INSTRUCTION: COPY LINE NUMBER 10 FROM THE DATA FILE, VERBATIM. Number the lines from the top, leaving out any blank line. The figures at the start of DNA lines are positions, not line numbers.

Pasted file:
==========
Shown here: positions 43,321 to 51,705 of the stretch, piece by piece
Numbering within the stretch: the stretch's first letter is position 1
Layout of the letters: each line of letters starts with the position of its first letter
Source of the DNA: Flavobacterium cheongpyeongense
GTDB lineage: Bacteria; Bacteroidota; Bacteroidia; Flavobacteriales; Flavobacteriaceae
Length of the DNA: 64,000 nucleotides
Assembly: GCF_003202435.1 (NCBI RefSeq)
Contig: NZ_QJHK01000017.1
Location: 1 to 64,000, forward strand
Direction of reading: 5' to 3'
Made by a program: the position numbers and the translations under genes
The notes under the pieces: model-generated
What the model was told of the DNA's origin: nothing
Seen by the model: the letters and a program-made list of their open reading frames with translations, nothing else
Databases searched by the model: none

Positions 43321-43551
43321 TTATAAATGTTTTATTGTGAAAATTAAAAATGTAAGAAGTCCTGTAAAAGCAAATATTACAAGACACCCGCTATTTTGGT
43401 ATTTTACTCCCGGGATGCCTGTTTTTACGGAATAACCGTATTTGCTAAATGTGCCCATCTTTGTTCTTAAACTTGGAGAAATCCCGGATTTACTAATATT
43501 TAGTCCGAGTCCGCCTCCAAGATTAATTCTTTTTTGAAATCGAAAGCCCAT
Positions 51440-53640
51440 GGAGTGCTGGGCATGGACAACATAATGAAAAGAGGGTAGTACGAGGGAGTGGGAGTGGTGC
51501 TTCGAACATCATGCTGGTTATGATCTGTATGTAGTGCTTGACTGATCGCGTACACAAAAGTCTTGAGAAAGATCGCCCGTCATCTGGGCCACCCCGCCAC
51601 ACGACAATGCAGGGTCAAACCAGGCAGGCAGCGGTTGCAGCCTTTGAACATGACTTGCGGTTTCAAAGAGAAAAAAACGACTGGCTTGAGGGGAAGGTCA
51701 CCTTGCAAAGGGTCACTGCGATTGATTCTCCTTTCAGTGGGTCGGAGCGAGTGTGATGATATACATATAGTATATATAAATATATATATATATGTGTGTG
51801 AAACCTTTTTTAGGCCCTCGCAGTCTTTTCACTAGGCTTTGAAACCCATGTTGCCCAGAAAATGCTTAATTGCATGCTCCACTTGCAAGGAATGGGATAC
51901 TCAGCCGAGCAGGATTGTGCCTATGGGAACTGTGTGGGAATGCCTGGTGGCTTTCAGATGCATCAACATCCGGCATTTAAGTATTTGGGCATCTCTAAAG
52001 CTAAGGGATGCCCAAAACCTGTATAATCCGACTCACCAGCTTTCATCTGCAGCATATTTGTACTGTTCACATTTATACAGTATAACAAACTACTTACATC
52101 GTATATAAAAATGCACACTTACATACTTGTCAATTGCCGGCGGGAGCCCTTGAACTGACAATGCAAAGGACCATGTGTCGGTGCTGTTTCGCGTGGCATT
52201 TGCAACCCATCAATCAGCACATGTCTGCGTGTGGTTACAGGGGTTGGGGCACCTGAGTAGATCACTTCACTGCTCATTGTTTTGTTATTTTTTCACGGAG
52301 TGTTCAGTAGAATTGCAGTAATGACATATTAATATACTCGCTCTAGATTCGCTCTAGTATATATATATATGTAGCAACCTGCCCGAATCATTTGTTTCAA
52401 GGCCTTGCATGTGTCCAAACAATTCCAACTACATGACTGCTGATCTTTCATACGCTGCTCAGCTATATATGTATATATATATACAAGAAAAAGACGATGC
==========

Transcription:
Direction of reading: 5' to 3'